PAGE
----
Why I Divorced my Biological Father
Knowing When to End It
Throughout that critical stage of my life when I was growing up, my father was far from a constant presence. He would show up one day, and disappear as quickly the next. I wouldn’t see him for long periods of time and at one point, I wrote a letter to a television show called Fantasy, a show that promised to make people’s biggest dreams come true. In my letter, I explained to the television host that I wanted to see my father again and that my dream was to buy him a sailboat. My father often talked about how he was trying to save his money to buy a boat to sail in the Caribbean. I wanted him to take me with him and fantasized about the day I would make his wish — now mine — come true.
All my memories of being with my father were tinged with feelings of anticipation, lingering anxiety, and a sense of longing. My father would talk about how the IRS was coming after him, why he couldn’t pay for child support, he’d tell me about all the ways my mother wasn’t getting her parenting right, and how he wanted me to be a boy. My father never seemed to notice how he was hurting me when he would say insensitive things. I remember feeling uncomfortable with most of our conversations, yet inexplicably, I didn’t want to leave his side. I would ride in his truck, looking up at him with this giddy smile as he sang Southern folk songs in his thundering voice:
You get a line, I’ll get a pole, honey.
You get a line, I’ll get a pole, babe.
You get a line, I’ll get a pole,
we’ll go down that crawdad hole.
Honey, o, baby, mine.
I remember how I liked to inhale the smell of his Marlboro Reds when he lit one up with his truck cigarette lighter. I knew I’d be a smoker; I idolized my father. He would give me Christmas gifts that were all the rage; he bought me the Atari 2600 when it was selling like hotcakes. I now realize that, more than the expensive presents he bought for me, I ultimately longed for my father’s love; that his absence in my life made me see him as bigger than life. Like Santa Claus, he largely lived in my imagination.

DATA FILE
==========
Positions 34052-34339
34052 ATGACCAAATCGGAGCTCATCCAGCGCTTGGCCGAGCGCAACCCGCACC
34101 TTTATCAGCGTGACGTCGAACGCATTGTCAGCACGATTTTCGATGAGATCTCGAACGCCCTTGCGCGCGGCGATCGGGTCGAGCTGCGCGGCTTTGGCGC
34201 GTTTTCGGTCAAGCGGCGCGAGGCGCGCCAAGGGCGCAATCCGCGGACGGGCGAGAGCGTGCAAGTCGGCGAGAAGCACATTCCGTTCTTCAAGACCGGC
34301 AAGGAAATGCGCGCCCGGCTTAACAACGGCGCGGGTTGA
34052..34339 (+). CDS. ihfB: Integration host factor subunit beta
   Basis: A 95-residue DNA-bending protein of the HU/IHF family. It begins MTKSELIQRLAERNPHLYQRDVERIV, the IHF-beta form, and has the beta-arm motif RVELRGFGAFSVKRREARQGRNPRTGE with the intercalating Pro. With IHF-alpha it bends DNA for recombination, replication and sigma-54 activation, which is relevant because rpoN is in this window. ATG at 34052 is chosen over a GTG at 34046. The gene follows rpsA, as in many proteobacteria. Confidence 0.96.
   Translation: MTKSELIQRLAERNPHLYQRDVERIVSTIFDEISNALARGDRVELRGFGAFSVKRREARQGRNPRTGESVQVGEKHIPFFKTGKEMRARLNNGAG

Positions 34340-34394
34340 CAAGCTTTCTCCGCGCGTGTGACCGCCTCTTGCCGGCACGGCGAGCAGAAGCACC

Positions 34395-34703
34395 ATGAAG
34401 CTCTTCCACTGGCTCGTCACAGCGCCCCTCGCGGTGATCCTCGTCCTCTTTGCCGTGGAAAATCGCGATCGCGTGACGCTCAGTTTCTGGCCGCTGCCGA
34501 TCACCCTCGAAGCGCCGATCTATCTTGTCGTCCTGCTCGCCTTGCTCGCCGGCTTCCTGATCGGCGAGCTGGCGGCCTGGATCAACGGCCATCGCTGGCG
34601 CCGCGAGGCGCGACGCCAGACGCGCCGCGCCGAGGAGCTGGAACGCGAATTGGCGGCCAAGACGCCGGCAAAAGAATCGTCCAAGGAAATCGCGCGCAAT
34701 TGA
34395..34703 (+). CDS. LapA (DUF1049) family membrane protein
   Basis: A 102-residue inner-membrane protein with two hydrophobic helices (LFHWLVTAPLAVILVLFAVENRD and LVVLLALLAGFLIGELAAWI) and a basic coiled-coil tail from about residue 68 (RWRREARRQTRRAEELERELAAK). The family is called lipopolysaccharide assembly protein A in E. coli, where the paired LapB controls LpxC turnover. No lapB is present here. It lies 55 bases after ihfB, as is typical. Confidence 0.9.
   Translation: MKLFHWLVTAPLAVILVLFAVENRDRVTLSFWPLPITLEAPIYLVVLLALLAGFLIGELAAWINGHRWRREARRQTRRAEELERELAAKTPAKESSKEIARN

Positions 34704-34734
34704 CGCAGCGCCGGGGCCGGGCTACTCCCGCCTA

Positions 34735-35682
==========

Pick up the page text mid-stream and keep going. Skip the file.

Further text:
As I became older, I would learn that my father hadn’t been around because he had a temper. One summer, he was planning to drive from Florida to come to get me in Georgia, where I lived, but he called my mom to tell her he couldn’t come because he had gotten into a fight with some hoodlums at his apartment complex pool; and he went to jail for pulling out a gun and pointing it at them.
Even though I had witnessed my father’s temper on a few occasions, how he would throw things across the room when he got mad, say mean words, and look at you with rage in his eyes, that wasn’t the poison that would kill a daughter-father relationship. No — it was the years of covert manipulation and the inability to feel empathy or express healthy love. It would take much of my young adult life before I could really see the mind games and our enmeshment cycle.